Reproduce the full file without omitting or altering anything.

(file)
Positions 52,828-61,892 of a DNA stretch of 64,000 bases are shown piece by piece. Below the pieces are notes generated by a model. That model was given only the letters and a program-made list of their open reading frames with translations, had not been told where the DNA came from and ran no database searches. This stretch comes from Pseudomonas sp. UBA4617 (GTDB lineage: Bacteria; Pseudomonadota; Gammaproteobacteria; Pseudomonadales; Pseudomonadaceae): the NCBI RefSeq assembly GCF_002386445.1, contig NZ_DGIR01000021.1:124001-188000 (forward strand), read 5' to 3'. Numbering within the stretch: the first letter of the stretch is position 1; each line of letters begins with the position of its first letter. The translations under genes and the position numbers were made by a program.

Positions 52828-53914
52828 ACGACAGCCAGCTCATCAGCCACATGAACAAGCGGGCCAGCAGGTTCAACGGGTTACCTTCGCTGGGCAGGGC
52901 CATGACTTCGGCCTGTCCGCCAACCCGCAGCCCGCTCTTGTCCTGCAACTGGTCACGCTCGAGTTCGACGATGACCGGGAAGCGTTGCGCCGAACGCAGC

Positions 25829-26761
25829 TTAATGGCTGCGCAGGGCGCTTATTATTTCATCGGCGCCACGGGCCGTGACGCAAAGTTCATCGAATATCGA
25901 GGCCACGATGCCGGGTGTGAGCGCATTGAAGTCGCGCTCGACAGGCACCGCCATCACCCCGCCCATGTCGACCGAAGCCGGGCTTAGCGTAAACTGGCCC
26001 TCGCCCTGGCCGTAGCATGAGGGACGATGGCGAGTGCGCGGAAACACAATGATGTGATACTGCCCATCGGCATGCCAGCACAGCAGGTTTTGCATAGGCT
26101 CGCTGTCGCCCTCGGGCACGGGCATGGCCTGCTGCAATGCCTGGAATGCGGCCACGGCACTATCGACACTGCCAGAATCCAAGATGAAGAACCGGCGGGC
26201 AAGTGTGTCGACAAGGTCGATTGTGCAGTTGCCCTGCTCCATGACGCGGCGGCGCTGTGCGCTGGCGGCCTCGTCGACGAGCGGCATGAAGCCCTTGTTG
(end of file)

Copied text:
Positions 52,828-61,892 of a DNA stretch of 64,000 bases are shown piece by piece. Below the pieces are notes generated by a model. That model was given only the letters and a program-made list of their open reading frames with translations, had not been told where the DNA came from and ran no database searches. This stretch comes from Pseudomonas sp. UBA4617 (GTDB lineage: Bacteria; Pseudomonadota; Gammaproteobacteria; Pseudomonadales; Pseudomonadaceae): the NCBI RefSeq assembly GCF_002386445.1, contig NZ_DGIR01000021.1:124001-188000 (forward strand), read 5' to 3'. Numbering within the stretch: the first letter of the stretch is position 1; each line of letters begins with the position of its first letter. The translations under genes and the position numbers were made by a program.

Positions 52828-53914
52828 ACGACAGCCAGCTCATCAGCCACATGAACAAGCGGGCCAGCAGGTTCAACGGGTTACCTTCGCTGGGCAGGGC
52901 CATGACTTCGGCCTGTCCGCCAACCCGCAGCCCGCTCTTGTCCTGCAACTGGTCACGCTCGAGTTCGACGATGACCGGGAAGCGTTGCGCCGAACGCAGC

Positions 25829-26761
25829 TTAATGGCTGCGCAGGGCGCTTATTATTTCATCGGCGCCACGGGCCGTGACGCAAAGTTCATCGAATATCGA
25901 GGCCACGATGCCGGGTGTGAGCGCATTGAAGTCGCGCTCGACAGGCACCGCCATCACCCCGCCCATGTCGACCGAAGCCGGGCTTAGCGTAAACTGGCCC
26001 TCGCCCTGGCCGTAGCATGAGGGACGATGGCGAGTGCGCGGAAACACAATGATGTGATACTGCCCATCGGCATGCCAGCACAGCAGGTTTTGCATAGGCT
26101 CGCTGTCGCCCTCGGGCACGGGCATGGCCTGCTGCAATGCCTGGAATGCGGCCACGGCACTATCGACACTGCCAGAATCCAAGATGAAGAACCGGCGGGC
26201 AAGTGTGTCGACAAGGTCGATTGTGCAGTTGCCCTGCTCCATGACGCGGCGGCGCTGTGCGCTGGCGGCCTCGTCGACGAGCGGCATGAAGCCCTTGTTG